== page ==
The circuit controlling the solenoid valve C is energized by closing the switch 231, which causes energization of the relay 232 and actuation of the solenoid valve C. The valve C will move to its open condition and uid under pressure will flow from the source S through the manifold M through the conduit 102 and into the fluid motor 94. The piston 96 in the fluid motor 94 will be forced downwardly and through the stem 98 will actuate the pressure plate 88 downwardly into contact with the strip 32 of the material to be bonded. The material to be bonded will be tightly clamped between the pressure plate 88 and the clamping block 80. After clamping pressure has been applied, longitudinal pressure is applied to the strip material by closing the switch 241 which energizes the relay 242 and controls the valve D which in turn causes opening of valve D and actuation of the fluid motor 104 by the pressurized fluid from the source S through conduit 1,16. As the stern 106 is actuated outwardly of the fiuid motor 104 by the piston 108 the arm 112 is forced to move in the opposite direction by virtue of its connection with the pivot arm 110 and in turn drives the clamp block 80 in a direction towards the lower platen 18. Since the fluid motor 94, which drives the pressure plate 88, is pivotally connected to both the clevis support member 90 and to the pressure plate 88, the pressure plate will move with the clamping block toward the upper platen 36. The strip 32 of material to be bonded will, therefore, be put under longitudinal pressure substantially equal to the force developed by the fiuid motor .104. The strip joint to be bonded, therefore, will be maintained under axial and lateral compression during the bonding process. `It has been found that axial pressures in the `range 2-41 p.s.i. and lateral pressures in the range of 50 to 1500 p.s.i. give consistently good results. The surfaces to be bonded are maintained under compression and heat in the range of 700 to 715 F. for a period of 5 to 20 minutes under the control of a delay timer 252 in the electrical circuit 202. A switch 254 which is controlled by the delay timer 252 opens switch 202 after the passage of a predetermined period of time and, therefore, causes the respective fluid motors 44, 94 and 104 to be deactivated and thereby release the longitudinal pressure applied by fluid motor 104 and the vertical pressure applied by iiuid motors 44 and 94. The heating circuit, FIGURE 5, will remain energized as long as the switch `200 is closed. The operator manually opens the switch 200 causing the valve A to close, thereby causing fluid pressure to bleed from the fluid motor 66. The spring 72 returns the piston 68 to its uppermost position which causes the pressure plate 60 to move upwardly releasing the pressure on the strip. The bonded strip of material 32 is allowed to cool for a time interval from to 5 minutes and is then cooled to ambient temperature in water. It has been found that polytetrafiuoroethylene bonded in the above identified bonding method will consistently Ahave a bond strength equivalent to 90% or above of the strength of virgin polytetraliuoroethylene.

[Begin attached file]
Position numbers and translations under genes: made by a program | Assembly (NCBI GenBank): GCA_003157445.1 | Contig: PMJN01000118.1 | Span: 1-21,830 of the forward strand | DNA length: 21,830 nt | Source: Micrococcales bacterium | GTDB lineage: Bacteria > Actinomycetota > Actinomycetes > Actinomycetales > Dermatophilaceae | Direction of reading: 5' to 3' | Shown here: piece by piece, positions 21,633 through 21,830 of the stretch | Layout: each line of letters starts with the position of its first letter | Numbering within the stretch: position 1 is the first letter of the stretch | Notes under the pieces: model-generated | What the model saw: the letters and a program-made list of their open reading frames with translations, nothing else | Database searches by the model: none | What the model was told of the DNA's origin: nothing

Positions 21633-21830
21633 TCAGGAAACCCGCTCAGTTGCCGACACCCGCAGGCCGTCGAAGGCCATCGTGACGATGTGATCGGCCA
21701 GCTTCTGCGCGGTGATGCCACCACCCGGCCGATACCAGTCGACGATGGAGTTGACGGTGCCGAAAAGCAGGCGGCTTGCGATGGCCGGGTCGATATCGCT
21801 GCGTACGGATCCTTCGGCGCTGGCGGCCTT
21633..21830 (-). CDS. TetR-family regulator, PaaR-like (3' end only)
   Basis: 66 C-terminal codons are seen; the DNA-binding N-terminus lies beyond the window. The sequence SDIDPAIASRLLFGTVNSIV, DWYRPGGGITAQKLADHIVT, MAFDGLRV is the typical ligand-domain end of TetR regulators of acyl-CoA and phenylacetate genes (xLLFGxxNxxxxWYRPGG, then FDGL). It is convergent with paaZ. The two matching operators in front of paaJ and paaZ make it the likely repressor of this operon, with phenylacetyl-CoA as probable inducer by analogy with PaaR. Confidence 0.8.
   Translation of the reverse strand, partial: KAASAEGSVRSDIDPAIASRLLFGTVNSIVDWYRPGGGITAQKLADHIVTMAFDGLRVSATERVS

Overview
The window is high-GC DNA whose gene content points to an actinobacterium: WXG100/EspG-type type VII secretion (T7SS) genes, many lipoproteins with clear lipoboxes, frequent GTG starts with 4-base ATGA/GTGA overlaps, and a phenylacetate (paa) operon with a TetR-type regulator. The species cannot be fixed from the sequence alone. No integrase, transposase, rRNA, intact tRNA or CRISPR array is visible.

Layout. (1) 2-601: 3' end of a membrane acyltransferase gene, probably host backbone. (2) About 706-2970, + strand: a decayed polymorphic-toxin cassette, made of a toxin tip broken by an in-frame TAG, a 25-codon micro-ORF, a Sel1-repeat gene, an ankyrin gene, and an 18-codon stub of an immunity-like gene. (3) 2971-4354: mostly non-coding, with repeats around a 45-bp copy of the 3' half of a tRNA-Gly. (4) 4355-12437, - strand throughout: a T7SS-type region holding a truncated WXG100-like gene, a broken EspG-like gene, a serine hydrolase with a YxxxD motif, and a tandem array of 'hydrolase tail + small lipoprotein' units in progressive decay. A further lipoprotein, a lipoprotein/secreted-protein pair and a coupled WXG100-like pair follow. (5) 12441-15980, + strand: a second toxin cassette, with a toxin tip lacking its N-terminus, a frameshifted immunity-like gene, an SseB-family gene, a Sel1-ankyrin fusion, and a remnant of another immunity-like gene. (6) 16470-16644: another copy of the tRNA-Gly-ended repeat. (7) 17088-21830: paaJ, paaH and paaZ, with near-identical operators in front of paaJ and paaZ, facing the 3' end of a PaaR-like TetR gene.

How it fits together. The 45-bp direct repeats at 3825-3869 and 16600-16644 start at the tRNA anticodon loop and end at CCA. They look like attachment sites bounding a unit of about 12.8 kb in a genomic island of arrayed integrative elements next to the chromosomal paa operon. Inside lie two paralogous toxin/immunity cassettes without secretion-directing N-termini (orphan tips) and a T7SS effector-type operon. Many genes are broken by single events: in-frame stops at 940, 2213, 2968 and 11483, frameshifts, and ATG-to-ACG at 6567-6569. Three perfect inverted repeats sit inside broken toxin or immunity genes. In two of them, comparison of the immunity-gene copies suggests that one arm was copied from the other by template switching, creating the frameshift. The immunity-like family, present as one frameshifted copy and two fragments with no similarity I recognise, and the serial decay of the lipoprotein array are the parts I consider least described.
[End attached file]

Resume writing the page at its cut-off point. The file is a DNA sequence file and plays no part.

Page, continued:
It will be evident from the foregoing that we have provided a novel method and apparatus for forming a substantially impervious bond between two surfaces one or both of which are halogenated olefin polymers, the mechanical bond strength being equal to 90% of the strength of the parent polymer. The invention, therefore, is one well adapted to attain all of the objects hereinabove set forth, together with other advantages which are obvious and inherent from the description of the apparatus itself.

It will be understood that certain features and subcombinations are of utility and may be employed without reference to other features and subcombinations. This is contemplated by and is within the scope of the claims.

As many possible embodiments may be made of the invention without departing from the scope thereof, it is to be understood that all matter herein set forth or shown in the accompanying drawings is to be interpreted as illustrative and not in a limiting sense.

We claim:

1. A machine for achieving a relatively impervious bond between two strips of material composed of uoroolen polymer comprising a first heating element, groove means on said first heating element for aligning the ends of said strip material to be bonded, a second movable heating element, motor means for moving said second heating element into intimate contact with the material to be bonded and cooperating with said groove means for applying lateral pressure to said material from all sides thereof, support means positioned on either side of said first heating element for supporting said strip material, means for clamping said strip material to said support means, means for moving the surfaces to be bonded into intimate contact and for applying longitudinal pressure to the strip material during the bonding process.